My “serious” photography adventures have me lugging a couple of cameras and a few lenses into the wild outdoors.
A long lens lets me capture four footed or slow moving animals in the field easily if I remember to be patient.
I’ve found that capturing flying birds with a camera are one of the most challenging endeavors. Fast moving birds are difficult to track with a long lens and using a shorter lens produces smaller subjects in the image.
I’ve thrown away countless images of wildlife that were blurry, poorly exposed, badly composed, etc. Below are a few that I’ve kept over the years.
I understand that I need to keep the gate to the backyard closed otherwise unwanted animals might stray onto our property. I especially don’t want a moose coming into the yard; it would eat all of our newly planted vegetables.
I came across an article in the newspaper a couple of weeks ago that convinced me that I could make sure that neither a moose nor any other undesirable fauna would sneak into our yard.
And so I followed the advice and found an inexpensive device that I hope will alert us to potential invaders.
The camera uses a set of six AA batteries. Having used it for three weeks and recorded 150 clips, the batteries are still 70% charged. The motion detector is said to be sensitive up to 80 feet although I have not confirmed this. Additionally, the nighttime infrared illumination is adjustable to 120 feet, another item I have not confirmed.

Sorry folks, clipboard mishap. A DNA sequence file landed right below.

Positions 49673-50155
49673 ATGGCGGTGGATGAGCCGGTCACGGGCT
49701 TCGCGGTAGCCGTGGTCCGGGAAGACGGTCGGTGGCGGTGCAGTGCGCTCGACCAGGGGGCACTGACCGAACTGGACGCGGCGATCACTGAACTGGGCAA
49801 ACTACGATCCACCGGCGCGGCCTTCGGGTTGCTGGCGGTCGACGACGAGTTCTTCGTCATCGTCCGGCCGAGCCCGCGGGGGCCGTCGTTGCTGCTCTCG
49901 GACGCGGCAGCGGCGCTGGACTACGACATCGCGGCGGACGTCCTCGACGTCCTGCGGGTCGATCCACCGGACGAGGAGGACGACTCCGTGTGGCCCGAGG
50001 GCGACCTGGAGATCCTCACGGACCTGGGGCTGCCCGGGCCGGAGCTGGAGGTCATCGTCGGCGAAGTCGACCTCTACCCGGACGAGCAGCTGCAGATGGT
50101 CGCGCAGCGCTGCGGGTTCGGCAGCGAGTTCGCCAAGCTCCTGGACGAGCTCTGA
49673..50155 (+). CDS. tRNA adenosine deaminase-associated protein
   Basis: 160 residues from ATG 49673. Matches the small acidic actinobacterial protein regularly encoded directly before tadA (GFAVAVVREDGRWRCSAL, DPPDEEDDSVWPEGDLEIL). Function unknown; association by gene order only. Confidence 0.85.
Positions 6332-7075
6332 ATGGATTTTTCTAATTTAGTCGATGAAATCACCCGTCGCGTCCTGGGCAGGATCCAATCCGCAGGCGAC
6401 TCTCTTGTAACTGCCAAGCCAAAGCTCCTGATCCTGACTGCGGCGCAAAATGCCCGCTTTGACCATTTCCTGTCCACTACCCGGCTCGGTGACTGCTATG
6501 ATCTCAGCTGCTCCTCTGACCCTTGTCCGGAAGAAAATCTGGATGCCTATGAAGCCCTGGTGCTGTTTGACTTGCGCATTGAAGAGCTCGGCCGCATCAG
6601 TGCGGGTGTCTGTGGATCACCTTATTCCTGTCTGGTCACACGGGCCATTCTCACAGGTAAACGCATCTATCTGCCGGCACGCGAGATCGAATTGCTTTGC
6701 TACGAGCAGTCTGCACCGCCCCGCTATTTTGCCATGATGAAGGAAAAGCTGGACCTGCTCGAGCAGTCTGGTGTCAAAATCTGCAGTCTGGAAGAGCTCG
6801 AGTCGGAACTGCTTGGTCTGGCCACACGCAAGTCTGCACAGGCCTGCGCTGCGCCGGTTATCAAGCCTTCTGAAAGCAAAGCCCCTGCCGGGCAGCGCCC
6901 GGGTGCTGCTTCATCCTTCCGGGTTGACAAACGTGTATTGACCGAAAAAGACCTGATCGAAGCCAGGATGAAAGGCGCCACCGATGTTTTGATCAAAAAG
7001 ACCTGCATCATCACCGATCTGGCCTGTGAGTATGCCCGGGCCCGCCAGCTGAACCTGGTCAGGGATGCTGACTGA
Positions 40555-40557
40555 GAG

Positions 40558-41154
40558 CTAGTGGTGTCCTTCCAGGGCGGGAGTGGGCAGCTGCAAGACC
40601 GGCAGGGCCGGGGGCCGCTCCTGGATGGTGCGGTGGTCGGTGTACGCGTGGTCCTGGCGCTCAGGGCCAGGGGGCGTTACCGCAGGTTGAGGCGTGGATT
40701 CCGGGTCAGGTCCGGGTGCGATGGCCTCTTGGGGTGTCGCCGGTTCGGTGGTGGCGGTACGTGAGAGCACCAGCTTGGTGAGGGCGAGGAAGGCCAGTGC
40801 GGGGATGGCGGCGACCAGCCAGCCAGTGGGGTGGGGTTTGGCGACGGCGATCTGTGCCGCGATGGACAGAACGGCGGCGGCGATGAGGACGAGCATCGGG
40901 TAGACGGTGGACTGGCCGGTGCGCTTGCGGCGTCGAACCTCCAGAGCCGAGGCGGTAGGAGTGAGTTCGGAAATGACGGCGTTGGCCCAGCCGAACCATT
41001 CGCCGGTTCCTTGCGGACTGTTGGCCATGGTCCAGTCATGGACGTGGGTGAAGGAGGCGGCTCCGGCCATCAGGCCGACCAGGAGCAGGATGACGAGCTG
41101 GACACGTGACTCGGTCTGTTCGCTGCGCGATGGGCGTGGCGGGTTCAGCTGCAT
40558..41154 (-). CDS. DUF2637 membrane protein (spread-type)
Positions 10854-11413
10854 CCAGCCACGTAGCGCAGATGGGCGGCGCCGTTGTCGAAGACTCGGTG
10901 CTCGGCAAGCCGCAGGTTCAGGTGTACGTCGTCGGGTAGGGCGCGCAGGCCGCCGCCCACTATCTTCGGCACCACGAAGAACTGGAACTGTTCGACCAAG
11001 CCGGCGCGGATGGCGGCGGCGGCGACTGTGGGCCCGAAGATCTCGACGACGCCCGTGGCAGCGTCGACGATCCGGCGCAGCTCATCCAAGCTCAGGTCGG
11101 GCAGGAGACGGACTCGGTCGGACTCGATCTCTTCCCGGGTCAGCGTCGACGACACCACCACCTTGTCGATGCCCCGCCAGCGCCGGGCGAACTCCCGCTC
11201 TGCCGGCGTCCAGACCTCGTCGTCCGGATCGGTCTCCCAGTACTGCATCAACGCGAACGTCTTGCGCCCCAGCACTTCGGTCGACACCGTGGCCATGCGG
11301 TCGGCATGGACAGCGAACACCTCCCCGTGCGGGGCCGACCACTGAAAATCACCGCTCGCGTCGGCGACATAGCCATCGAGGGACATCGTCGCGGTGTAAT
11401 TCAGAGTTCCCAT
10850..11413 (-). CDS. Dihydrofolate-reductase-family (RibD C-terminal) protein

You can choose to record either still images or video clips. When set for still it can fire off up to sequential eight images. It can also make time lapse recordings.
I chose to record 10 second video clips. Clip duration is adjustable in increments up to 60 minutes. When the unit’s motion detector is tripped, recording begins. Optionally, you can choose to record a status line on the bottom of the images that have time, date, etc.
Here’s a couple of video clips of our first encounters with nature’s offerings. BTW, night images don’t appear in color, only day light when the IR illumination isn’t being used.
Well, we didn’t catch that moose on the video, just a hungry little rabbit. But I assure you that the trail camera is ready for whatever may invade our yard.